Tort Law: In the following scenario, what framework should I go about using in identifying business/legal issues to identify, explain and provide a solution this: Example:  A delivery driver is completing his daily route and is approaching an intersection which allows him the right of way on a green light.  He must suddenly brake for a pedestrian who walked out in front of his truck and proceeded to walk across the street against a red light.  The delivery truck driver fails to stop in time and hits the pedestrian causing serious personal injuries. 

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The other two answers are comprehensive with regards to the driver and the pedestrian, but I wanted to address the third party involved in a potential legal action: the driver's employer. To determine whether the employer has "vicarious liability" for the actions of the driver, we must answer two questions.

First: is the driver actually an employee for whom the company is responsible, or is he an independent contractor? Three prongs determine this distinction:

  • Behavior: does the employer determine the manner in which work is done, or does the worker?
  • Finance: is the business responsible for maintenance, gas, and other expenses, or is the driver?
  • Relationship: is the work essential to the business over the long term, or is it sporadic?

Second: was the driver acting in his capacity as an employee when the accident occurred?

  • Were the driver's actions consistent with his job description?
  • Was he following workplace guidelines and regulations?
  • If no to either of the above, could the employer have reasonably foreseen the breach of protocol?

In this case, the driver is completing his regular routine doing deliveries, which means he is probably a long-term employee and is probably acting within the scope of his job. If he is determined to be at fault for the accident, his employer will most likely hold vicarious liability.

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Although it is rather simple to realize how the pedestrian was at fault, it is important to also look at the existing conditions on the driver’s side.

It is important to determine whether the driver was vigilant. The driver needs to have been alert and free from distractions. Talking on the phone is considered a distraction while driving and may impact the results of such a case.

It is also important to determine whether the vehicle’s brakes were fully functional at the time of the accident. All vehicles on the road should be maintained in safe working conditions.

Reasonable speeds should be observed by drivers especially when approaching junctions, corners, and other signaled areas of the road. Thus, the driver’s speed at the time of the accident should be established. Reasonable speed also helps in ensuring that the driver has ample time to yield to errant pedestrians (jaywalkers) despite the driver’s right of way.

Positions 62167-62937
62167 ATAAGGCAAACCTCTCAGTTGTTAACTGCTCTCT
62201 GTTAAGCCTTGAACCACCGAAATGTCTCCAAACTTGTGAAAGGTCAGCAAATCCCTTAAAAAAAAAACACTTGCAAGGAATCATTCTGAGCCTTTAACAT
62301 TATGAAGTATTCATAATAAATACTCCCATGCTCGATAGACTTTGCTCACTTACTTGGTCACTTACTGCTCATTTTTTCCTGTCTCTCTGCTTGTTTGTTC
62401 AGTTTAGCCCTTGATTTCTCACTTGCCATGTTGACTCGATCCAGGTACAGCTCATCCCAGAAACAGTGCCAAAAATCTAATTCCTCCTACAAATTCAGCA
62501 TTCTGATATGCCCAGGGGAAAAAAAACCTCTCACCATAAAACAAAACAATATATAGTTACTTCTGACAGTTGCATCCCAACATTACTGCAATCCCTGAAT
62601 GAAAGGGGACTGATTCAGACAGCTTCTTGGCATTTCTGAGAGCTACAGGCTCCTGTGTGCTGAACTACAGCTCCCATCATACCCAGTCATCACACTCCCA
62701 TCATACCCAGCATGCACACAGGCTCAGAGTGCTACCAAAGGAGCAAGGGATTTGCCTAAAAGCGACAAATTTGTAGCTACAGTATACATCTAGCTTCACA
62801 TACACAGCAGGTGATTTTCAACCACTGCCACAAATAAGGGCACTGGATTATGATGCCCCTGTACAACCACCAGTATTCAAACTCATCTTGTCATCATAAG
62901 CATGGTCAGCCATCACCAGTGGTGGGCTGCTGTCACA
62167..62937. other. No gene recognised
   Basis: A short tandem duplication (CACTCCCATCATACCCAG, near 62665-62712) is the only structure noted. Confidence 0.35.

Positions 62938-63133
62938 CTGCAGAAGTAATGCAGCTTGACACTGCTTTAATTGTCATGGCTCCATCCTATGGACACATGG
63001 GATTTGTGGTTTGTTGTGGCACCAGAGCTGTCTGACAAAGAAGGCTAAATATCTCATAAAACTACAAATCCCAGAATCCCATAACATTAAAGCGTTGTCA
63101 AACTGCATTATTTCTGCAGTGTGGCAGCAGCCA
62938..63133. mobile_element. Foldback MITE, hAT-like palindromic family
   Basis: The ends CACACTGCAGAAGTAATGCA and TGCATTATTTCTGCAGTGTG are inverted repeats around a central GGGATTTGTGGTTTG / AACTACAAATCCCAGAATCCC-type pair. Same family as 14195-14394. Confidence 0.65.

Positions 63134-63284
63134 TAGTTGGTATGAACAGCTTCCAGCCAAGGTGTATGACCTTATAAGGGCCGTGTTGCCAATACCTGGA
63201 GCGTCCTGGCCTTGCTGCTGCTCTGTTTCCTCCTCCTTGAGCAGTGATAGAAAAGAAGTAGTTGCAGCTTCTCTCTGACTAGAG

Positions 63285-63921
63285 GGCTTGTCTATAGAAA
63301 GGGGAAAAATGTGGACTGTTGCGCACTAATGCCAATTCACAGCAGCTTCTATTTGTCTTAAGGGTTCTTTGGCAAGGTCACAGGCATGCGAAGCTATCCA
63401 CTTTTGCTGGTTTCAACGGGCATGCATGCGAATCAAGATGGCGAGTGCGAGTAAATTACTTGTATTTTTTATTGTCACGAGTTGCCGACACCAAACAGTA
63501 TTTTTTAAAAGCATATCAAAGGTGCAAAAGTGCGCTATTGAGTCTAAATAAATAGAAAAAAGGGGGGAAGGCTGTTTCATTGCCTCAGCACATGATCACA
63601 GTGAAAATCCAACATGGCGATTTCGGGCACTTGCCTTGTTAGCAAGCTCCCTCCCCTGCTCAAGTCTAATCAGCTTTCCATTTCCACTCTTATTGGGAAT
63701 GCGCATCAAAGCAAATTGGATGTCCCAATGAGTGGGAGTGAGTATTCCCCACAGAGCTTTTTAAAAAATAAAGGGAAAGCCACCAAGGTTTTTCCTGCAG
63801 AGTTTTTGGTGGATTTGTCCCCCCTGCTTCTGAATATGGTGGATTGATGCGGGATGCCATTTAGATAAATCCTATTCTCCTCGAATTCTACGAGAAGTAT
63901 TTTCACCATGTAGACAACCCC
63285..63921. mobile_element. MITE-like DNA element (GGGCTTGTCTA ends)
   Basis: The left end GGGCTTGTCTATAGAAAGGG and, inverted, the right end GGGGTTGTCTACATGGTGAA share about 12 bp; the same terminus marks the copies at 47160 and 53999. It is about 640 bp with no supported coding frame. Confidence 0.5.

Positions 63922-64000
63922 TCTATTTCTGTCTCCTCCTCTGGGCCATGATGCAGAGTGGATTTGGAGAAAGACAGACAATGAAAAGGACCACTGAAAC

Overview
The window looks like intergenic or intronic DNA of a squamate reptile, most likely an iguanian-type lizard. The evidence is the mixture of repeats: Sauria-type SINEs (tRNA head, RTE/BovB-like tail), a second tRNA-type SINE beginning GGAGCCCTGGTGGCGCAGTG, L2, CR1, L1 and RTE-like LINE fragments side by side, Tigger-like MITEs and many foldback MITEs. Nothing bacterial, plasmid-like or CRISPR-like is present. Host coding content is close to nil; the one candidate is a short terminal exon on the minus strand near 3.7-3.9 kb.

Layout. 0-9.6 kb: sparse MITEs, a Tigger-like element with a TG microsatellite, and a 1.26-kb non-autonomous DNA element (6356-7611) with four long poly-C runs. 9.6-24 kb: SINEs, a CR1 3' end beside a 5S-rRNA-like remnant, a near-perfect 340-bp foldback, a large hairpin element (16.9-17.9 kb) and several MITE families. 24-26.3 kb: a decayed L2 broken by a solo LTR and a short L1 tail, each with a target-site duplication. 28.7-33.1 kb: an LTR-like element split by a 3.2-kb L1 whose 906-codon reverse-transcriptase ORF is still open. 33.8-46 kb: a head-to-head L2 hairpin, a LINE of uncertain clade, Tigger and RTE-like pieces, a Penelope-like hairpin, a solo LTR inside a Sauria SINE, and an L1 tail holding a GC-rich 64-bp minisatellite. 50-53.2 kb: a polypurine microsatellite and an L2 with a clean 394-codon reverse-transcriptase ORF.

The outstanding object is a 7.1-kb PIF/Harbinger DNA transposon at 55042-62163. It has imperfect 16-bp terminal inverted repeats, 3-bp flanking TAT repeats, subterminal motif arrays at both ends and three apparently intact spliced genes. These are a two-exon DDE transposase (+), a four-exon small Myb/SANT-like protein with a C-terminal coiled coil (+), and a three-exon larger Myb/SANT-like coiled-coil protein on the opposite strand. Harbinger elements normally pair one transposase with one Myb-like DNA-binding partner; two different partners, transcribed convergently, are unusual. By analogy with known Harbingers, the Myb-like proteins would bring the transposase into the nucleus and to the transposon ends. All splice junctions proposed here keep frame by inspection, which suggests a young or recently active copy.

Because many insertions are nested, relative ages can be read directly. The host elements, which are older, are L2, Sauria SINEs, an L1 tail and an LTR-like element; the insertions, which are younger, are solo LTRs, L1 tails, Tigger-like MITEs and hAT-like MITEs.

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The key question in this tort case will be who was at fault in the incident, and therefore who must pay for the damage and injuries caused. This is more important in some states than others; in "no-fault" states such as Michigan, insurance is required to provide certain coverage for everyone regardless of a determination of fault, while in "fault" states such as California each person's liability is strongly dependent upon who is considered at fault.

Key concerns for determining fault include negligence, intent, and strict liability.

Strict liability is the simplest; if you are defined by law or contract to have liability, then you have liability, even if you did everything right. This would likely be the case if the driver was carrying some hazardous substances that are strictly regulated, but it is unlikely otherwise.

Intent means that the harm was caused on purpose, making this a form of assault; that doesn't appear to be the case here.

That leaves only negligence. Was the driver or the pedestrian careless? Was either one violating the law at the time, in such a way that contributed to the injury?

This one could actually be argued both ways. The pedestrian was walking against a red light, suggesting that their negligence might make them at fault. (The saying "pedestrians always have the right of way" is not strictly true.) But if the driver was in any way careless about watching for them and failing to yield, the driver or the company that they were working for could still be held liable. The result of this tort would depend on very precise details of the circumstances. But from what was given, it sounds like it is probably not the driver's fault, and thus neither the driver nor the company they work for would be held liable.

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